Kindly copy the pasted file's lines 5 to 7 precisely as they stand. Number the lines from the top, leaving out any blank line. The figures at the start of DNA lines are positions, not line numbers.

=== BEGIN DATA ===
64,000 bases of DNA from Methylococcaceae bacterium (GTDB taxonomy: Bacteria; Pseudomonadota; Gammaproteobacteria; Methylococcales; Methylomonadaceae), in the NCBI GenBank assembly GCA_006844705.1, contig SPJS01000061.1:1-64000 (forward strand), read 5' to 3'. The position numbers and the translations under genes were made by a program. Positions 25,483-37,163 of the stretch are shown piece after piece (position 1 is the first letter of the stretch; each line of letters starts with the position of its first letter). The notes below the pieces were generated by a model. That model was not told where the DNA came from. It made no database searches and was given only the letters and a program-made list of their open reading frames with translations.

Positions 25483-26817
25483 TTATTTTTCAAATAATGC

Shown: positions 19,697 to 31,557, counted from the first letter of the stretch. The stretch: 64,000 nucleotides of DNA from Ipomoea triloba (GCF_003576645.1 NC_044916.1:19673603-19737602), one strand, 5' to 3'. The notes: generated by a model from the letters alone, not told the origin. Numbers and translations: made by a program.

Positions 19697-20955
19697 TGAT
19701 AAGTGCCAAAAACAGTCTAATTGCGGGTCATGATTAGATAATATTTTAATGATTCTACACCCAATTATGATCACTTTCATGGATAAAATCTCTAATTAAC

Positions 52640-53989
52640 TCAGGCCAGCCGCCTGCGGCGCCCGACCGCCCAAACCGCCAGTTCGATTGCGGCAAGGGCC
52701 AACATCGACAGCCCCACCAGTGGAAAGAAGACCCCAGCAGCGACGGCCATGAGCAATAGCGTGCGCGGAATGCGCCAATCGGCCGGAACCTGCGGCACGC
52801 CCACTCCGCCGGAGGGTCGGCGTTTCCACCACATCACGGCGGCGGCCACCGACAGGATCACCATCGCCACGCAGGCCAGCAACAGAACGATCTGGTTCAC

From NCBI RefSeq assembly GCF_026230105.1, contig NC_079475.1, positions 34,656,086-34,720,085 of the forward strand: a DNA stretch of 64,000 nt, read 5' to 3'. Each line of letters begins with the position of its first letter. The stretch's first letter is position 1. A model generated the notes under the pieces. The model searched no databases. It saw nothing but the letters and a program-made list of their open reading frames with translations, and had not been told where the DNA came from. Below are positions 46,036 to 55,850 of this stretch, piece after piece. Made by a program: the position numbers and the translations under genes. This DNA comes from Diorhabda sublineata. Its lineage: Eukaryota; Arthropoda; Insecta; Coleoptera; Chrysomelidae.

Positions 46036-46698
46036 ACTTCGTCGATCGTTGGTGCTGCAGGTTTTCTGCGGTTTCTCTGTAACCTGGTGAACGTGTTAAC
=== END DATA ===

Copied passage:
Positions 19697-20955
19697 TGAT
19701 AAGTGCCAAAAACAGTCTAATTGCGGGTCATGATTAGATAATATTTTAATGATTCTACACCCAATTATGATCACTTTCATGGATAAAATCTCTAATTAAC